How Vitamin D Could Improve Non-Alcoholic Fatty Liver Disease

How Vitamin D Could Improve Non-Alcoholic Fatty Liver Disease by Alexandra Preston for Natural Society

Vitamin D, otherwise known as the “sunshine vitamin,” seems to be one of the most versatile nutrients out there, with study after study showing benefits in immune function, neurological health, and much more. Adding onto the evidence, another observational study found that vitamin D could also help individuals with non-alcoholic fatty liver disease (NAFLD).

This study included almost 11,000 men and women enrolled in the NHANES III study, which was conducted from 1988 to 1994. Follow-up mortality data was collected up to 2011. Just over 4,000 people had mild, moderate, or severe NAFLD as determined by ultrasound imaging, and nearly 5,000 of them had vitamin D deficiency.

Increasing levels of vitamin D was linked with decreasing levels of fatty liver disease severity. The level of liver fibrosis, a serious result of liver disease, was also lowest with the highest amounts of vitamin D levels.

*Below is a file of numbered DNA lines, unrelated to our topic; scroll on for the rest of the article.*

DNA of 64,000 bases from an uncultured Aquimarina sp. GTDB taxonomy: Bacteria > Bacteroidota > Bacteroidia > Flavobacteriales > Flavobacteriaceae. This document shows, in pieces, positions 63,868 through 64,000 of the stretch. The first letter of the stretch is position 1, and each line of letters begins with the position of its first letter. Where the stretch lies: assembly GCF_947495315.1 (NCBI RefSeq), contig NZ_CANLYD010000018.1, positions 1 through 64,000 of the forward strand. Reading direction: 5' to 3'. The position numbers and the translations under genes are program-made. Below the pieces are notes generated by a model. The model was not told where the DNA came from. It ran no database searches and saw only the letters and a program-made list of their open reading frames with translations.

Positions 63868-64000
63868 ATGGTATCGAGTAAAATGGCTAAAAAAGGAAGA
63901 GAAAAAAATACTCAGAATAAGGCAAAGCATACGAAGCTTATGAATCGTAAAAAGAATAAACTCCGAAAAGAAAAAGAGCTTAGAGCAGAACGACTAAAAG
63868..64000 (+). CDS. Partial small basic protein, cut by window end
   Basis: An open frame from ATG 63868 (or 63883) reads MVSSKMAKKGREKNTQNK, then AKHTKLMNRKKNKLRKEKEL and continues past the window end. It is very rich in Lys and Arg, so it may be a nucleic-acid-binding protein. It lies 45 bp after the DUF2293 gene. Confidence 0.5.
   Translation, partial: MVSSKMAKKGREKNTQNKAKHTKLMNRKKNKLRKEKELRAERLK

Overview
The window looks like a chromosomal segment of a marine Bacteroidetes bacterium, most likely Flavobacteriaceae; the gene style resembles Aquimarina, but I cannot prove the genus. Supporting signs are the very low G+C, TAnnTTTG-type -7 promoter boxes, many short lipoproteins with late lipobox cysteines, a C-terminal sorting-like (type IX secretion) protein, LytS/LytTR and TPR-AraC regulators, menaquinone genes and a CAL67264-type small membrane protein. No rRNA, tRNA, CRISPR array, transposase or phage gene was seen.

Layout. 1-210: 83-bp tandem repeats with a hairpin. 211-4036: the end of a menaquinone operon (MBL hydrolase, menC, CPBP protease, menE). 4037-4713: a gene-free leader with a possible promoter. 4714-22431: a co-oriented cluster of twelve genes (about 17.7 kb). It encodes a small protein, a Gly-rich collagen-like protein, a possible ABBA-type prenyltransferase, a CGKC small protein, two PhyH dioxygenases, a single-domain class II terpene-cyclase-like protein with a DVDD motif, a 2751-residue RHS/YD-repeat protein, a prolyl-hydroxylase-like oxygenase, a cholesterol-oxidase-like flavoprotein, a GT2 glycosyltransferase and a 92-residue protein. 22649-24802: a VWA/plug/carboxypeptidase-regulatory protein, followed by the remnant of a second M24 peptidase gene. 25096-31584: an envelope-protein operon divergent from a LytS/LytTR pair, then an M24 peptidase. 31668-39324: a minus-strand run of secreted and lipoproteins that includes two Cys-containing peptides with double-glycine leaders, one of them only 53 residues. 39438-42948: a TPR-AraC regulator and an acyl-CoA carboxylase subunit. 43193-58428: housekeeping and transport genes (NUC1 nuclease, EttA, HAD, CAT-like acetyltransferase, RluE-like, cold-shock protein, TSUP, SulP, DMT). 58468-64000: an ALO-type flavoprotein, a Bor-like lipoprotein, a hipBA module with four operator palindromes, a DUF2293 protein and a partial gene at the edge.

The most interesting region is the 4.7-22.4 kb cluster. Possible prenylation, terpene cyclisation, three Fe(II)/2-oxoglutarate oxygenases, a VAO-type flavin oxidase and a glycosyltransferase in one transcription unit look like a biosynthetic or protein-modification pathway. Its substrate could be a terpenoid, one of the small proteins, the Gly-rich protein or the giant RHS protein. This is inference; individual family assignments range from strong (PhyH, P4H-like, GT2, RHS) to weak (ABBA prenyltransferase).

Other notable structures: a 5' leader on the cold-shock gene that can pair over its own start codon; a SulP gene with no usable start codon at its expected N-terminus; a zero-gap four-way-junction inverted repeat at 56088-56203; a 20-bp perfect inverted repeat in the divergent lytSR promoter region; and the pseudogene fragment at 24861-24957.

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Compared to participants with healthy vitamin D levels, people with a deficiency were 3.5 times more likely to die from diabetes, and 4.5 times more likely to die from Alzheimer’s disease. All-cause mortality rates were 16% higher. [1]

Other Nutritional Ways to Fend Off NAFLD

Besides vitamin D, there are other nutrients that could help people suffering from NAFLD.

In one study, researchers tested the effects of vitamin E and an insulin-sensitizing drug (pioglitazone) on NASH, the advanced middle stage of NAFLD. This is because fatty liver disease has both insulin resistance and oxidative stress as root causes. Patients taking both 400IU of vitamin E and the drug saw better results than those on vitamin E alone, because of the disease’s multifactorial nature.

In a follow-up study, patients took either 800IU of vitamin E, the same insulin-sensitizing drug, or a placebo for almost 2 years. Both treatments were able to reduce inflammation, liver fat, and liver cell injury markers. However, only vitamin E could produce significant improvements in the appearance of liver tissue upon biopsy.


Vitamin E has multiple effects, as it can reduce inflammation, quench oxidative free radicals, and prevent cells from dying.

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